FIG. 11 is a flow chart illustrating an exemplary process to perform stress analysis in accordance with an embodiment of the invention.

DETAILED DESCRIPTION The Improved PSSD

FIG. 1 illustrates an exemplary in-situ residual stress measuring device 100 (hereinafter “the improved PSSD”) in accordance with an embodiment of the invention. The improved PSSD 100 is inserted into a specimen tube 102 having a specimen surface whose stress is to be measured.

The improved PSSD 100 includes a compact x-ray tube 104, a tube sleeve 106 coupled to the anode end of the x-ray tube 104, a collimator 107, a fiber optic bundle holder A 108 (hereinafter “holder A”) holding a fiber optic bundle A 110, a fiber optic bundle holder B 112 (hereinafter “holder B”) holding a fiber optic bundle B 114, scintillation coating layers 116A and 116B for the fiber optic bundle A 110 and fiber optic bundle B 114, respectively, and an electronic component 118. For ease of explanation, FIG. 1 only shows the electronic component 118 attached to the fiber optic bundle B 114.

In an exemplary embodiment, the electronic component 118 includes an image intensifier 120 coupled to a charged coupled device (CCD) 122 for detecting light received via the fiber optic bundle B 114. Although not shown, the fiber optic bundle A 110 is attached to the image intensifier 120 and charged coupled device 122. The CCD 122 digitizes amplified light received from the image intensifier 120 and feeds the digitized data into a fast calculator, such as a computer 124, for calculating the residual stress on the specimen surface.

In an exemplary embodiment, the specimen tube 102 is approximately 50 mm in diameter. In this embodiment, the x-ray tube 104 is approximately 25 mm at the cathode end, approximately 18 mm at the anode end, and approximately 140 mm in total length. Other dimensions for the x-ray tube 104 is possible without departing from the essence of this invention provided that the x-ray tube is less than 1 inch in diameter, generates x-rays under a voltage of at least 20 kilovolts, and requires a wattage of less than 100 watts. A suitable x-ray tube 104 may be acquired commercially from x-ray tube manufacturers such as Proto Manufacturing Limited. Further, in this embodiment, the holder A 108 and holder B 112 have the dimensions of approximately 10 mm by 18 mm by 19 mm. In an exemplary embodiment when x-rays are emitted from the x-ray tube 104 at 60° angle relative to the vertical axis of the x-ray tube 104, the face of the holder B 112 is positioned at a 30° angle relative to the vertical axis of the x-ray tube 104. This angle is flexible depending on the angle at which the x-rays are being emitted from the x-ray tube 104 and the diffraction angle to be detected. For example, if the x-rays are emitted at 90° angle relative to the vertical axis of the x-ray tube 104, then the face of the holder B 112 should be at a 60° relative to the vertical axis of the x-ray tube 104.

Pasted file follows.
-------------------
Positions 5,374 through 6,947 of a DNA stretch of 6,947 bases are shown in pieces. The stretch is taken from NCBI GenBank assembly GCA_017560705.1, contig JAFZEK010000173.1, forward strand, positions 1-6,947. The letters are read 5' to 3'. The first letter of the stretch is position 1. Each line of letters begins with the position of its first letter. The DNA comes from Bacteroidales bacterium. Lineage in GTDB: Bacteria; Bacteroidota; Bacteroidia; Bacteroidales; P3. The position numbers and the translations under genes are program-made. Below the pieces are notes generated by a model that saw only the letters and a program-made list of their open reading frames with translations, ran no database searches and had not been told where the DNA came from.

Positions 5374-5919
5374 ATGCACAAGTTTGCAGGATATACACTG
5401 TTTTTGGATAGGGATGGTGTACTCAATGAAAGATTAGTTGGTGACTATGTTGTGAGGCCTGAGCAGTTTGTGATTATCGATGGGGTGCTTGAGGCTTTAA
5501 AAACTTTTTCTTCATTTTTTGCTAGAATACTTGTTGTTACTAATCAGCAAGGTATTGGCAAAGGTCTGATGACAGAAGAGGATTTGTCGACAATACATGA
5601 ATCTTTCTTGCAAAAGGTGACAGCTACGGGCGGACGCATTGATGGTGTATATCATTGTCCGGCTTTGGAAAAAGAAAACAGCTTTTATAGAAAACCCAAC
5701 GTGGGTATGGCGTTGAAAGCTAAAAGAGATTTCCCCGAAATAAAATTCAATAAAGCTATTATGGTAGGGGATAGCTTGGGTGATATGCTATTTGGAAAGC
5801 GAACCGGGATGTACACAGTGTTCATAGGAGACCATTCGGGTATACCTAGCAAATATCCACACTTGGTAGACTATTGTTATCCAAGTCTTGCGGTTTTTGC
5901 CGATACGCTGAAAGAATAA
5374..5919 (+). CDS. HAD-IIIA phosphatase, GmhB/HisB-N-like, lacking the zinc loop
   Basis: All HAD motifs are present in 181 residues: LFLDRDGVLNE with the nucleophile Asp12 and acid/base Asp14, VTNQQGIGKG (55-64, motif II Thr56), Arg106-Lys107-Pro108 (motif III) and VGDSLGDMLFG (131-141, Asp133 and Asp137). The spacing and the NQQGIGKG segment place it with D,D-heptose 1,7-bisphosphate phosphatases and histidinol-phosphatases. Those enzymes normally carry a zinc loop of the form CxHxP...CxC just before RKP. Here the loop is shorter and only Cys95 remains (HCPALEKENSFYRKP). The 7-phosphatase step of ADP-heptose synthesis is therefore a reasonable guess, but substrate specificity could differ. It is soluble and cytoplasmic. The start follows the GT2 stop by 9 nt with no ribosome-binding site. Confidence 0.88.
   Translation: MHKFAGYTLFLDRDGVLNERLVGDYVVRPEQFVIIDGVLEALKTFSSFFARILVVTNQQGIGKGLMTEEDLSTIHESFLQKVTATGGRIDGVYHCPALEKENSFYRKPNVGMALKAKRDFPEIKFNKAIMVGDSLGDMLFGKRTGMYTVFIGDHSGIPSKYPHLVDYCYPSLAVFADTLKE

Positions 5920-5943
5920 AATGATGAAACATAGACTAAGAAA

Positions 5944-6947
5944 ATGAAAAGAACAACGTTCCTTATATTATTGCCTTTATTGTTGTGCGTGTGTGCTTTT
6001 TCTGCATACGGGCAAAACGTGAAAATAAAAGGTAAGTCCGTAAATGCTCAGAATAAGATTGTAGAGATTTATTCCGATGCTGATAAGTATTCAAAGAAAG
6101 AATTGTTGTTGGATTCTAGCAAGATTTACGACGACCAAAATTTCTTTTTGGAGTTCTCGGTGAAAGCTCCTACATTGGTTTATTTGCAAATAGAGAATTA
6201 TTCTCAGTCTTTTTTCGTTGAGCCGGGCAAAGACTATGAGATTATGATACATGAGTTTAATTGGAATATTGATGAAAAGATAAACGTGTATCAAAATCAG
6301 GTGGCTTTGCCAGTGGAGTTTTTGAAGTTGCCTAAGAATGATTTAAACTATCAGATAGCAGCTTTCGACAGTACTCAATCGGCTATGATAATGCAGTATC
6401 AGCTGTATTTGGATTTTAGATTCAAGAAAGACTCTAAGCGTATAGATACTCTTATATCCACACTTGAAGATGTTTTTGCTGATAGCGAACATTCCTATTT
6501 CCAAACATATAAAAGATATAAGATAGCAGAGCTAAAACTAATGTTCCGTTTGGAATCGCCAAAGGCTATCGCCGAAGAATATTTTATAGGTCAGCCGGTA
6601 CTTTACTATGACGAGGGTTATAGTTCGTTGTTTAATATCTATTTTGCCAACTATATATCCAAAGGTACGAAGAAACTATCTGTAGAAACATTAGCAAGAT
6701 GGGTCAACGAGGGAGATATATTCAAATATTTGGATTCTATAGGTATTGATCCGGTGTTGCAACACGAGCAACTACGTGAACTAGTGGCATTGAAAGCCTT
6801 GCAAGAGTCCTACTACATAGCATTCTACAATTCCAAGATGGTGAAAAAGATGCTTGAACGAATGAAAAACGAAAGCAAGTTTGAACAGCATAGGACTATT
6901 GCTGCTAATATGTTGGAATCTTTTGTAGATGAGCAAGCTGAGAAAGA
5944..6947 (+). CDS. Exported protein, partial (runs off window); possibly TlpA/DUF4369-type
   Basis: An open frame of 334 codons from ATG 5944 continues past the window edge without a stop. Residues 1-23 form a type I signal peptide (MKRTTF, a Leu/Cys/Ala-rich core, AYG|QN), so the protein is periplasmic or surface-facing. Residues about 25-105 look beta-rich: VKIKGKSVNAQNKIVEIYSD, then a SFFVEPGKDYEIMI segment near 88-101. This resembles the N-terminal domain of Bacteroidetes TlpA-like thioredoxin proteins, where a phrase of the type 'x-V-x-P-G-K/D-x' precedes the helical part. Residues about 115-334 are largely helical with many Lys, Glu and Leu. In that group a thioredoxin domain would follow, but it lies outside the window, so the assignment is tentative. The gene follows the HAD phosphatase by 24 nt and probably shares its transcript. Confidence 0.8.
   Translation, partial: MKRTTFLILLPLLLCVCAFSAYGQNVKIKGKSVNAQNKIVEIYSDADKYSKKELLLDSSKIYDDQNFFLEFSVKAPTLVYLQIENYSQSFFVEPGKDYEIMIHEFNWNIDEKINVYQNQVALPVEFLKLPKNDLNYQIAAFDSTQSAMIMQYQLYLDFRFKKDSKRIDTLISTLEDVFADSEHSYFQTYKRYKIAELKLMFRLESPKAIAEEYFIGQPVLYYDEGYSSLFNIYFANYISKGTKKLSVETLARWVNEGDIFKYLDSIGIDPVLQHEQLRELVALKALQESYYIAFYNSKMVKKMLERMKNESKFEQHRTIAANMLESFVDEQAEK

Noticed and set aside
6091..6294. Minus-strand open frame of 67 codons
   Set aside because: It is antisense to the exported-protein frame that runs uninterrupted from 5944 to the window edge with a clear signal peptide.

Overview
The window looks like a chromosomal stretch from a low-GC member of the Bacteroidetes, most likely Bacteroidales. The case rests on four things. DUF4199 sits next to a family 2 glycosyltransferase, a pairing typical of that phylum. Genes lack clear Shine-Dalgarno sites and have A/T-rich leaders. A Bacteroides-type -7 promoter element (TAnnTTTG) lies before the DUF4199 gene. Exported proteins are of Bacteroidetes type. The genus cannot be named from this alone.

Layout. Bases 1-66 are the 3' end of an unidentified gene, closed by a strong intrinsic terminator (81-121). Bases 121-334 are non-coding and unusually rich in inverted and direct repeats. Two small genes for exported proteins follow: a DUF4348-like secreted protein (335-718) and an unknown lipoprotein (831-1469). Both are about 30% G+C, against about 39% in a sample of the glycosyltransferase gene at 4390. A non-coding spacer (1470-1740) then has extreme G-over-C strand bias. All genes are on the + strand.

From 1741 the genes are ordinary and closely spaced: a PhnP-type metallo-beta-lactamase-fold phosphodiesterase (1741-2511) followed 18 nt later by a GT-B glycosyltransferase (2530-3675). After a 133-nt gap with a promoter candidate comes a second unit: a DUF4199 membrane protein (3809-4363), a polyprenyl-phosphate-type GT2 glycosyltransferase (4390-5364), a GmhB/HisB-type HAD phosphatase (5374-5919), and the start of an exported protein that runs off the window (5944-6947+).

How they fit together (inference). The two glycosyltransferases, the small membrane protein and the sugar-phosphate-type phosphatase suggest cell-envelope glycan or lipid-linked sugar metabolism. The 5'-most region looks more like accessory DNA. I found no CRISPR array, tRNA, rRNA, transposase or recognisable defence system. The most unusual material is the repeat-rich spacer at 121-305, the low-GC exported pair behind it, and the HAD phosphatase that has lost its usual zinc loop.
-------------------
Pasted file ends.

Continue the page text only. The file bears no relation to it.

The x-ray tube 104 emits x-rays via the collimator 107 onto the surface of the specimen tube 102. In an exemplary embodiment, the collimator 107 has a rectangular window having a cross-section of 1 mm by 4 mm for collimating x-rays from the x-ray tube 104. The window size of the collimator 107 is adjustable depending on striking a balance between desired sharpness and flux of the x-rays. In addition, the window does not need to be rectangular in shape and may be, for example, circular.

Collimated x-rays typically strike the specimen surface at an angle (e.g., 60°) relative to the vertical axis of the x-ray tube 104. The angle is adjustable within an acceptable range, such as 60° to 90° relative to the vertical axis of the x-ray tube 104. Upon striking the specimen surface, the x-rays are diffracted from the specimen surface and intercepted by the fiber optic bundle A 110 and the fiber optic bundle B 114. Generally, the x-rays are diffracted as x-ray cones. These x-ray cones are intercepted by the fiber optic bundles 110, 114 at certain locations along the cones. For example, if an x-ray cone is intercepted in a plane that is perpendicular to the cone's axis, a ring of x-rays is intercepted. Note that the ring of x-rays is an ellipse when stress is present on the specimen surface. As the distance between the specimen surface and the fiber optic bundles 110, 114 decreases, a larger segment of the ring of x-rays is intercepted. Thus, such a segment can no longer be treated as a straight line as was done in the past when smaller segments were intercepted because the distance between the specimen surface and the fiber optic bundles 110, 114 was greater.